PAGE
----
Four 300 games highlighted area scoring this week, with CP Sines and Derek Yates shooting 300 at Rainbow and Troy Cubbage and Larry Gable rolling 300 at White Oaks. Apparently, Larry took my article on home court advantage to heart.
CP Sines had the highest set of the week with 805 at Rainbow. He started with the first 21 strikes in that series. Chad Gable had the next high set with 786 at White Oaks. Joe Mullenax had 780, Mike Brobst had 779 and Troy Cubbage had 760, with all three sets coming at White Oaks. (At least for one week, people will stop asking me if I’ve retired from bowling). Mike Brobst also had the high Sport series for the week with 711 on “Deadman’s Curve.”
Becky Torrington had the highest ladies set of the year with 746 at White Oaks. Autumn Gable came in at 699 and Vicki Coughlin rolled 628.
The weather limited the junior leagues, but Wesley Mason rolled a nice 616 at The Bowler. Mariah Snyder shot 613 and Carter Nave had 611, both at The Bowler as well.
The USBC Masters was held this week and there were a number of valuable lessons that could be learned. Master’s qualifying consists of 15 games spread out over three days. A field of over 400 bowlers was cut down to 64 bowlers after those 15 games. For those that that think power and youth are the name of the game, 54 year-old Walter Ray Williams qualified third and 66 year-old Johnny Petraglia qualified in 58th place.
Two-handed power player Osku Palermaa missed the cut in 82nd place as did lefty two-hander AJ Rice. This is not meant to take anything away from those great bowlers. Instead, the lesson is that bowling is still a sport where accuracy and experience can sometimes overcome youth and power.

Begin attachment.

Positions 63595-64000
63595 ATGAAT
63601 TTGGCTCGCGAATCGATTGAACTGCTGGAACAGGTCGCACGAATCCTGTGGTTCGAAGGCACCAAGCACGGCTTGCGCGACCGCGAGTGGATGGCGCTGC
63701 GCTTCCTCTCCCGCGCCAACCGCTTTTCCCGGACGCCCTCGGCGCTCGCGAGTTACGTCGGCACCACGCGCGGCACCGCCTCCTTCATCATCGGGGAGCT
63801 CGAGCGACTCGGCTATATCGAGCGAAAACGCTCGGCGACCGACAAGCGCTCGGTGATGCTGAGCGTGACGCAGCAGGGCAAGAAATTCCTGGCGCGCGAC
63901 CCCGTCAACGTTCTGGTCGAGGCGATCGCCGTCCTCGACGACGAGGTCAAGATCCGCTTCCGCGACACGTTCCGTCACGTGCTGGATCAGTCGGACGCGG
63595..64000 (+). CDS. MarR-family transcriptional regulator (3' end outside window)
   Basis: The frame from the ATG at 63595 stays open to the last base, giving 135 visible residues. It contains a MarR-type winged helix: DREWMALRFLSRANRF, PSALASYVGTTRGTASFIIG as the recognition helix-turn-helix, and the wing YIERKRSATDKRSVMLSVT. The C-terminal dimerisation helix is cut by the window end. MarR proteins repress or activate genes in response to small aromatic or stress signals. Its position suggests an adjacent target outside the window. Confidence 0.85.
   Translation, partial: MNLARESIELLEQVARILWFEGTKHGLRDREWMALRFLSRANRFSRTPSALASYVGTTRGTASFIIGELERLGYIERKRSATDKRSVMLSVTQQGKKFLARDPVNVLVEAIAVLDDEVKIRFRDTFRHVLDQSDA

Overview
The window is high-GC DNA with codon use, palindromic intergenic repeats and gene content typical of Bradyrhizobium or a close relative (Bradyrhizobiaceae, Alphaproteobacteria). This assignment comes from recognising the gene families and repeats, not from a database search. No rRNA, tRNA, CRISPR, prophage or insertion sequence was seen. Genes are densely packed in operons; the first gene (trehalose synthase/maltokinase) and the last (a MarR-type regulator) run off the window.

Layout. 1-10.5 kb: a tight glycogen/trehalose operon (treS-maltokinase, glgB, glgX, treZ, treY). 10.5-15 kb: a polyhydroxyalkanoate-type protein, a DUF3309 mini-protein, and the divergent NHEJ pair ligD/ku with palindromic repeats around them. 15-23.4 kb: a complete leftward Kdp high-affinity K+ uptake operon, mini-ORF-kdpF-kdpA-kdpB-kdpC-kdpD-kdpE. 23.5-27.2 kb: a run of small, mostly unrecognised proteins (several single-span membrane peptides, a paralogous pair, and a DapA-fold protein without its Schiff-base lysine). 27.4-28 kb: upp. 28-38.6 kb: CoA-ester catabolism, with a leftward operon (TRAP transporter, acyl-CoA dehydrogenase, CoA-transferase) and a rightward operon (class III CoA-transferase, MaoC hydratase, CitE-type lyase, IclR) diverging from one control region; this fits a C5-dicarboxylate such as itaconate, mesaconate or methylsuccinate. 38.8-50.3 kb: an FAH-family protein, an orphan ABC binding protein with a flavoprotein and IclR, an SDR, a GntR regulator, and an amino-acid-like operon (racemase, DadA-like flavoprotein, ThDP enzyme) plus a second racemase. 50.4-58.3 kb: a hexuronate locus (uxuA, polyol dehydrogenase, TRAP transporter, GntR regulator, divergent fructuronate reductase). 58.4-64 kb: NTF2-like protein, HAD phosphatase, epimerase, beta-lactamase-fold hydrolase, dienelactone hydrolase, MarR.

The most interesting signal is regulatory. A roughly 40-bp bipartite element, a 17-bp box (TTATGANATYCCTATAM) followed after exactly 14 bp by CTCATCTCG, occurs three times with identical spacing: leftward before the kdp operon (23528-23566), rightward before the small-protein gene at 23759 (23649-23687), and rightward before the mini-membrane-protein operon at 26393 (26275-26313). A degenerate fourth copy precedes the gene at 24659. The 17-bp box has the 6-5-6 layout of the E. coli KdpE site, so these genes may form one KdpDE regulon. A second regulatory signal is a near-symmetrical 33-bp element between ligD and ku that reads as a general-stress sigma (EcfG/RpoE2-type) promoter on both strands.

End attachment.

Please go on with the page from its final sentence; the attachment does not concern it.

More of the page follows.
On the actual telecast there was another important lesson. Everyone practices throwing strikes and we are all looking for a new piece of equipment to help throw more strikes, but Jason Belmonte repeated as Master’s champ due to spare shooting. In his opening match, Belmonte converted back-to-back splits including the 3-4-6-7-9-10. These two split conversions allowed him to move on to meet Tom Smallwood. In game 2, Smallwood missed two spares, handing the match to Belmonte. Belmonte earned $50,000 for his win. The loser of the first match only received $8,000, making $42,000 a pretty good reason to focus on the importance of spare shooting.
Joe Mullenax is the bowling columnist for the Cumberland Times-News. Write to him at email@example.com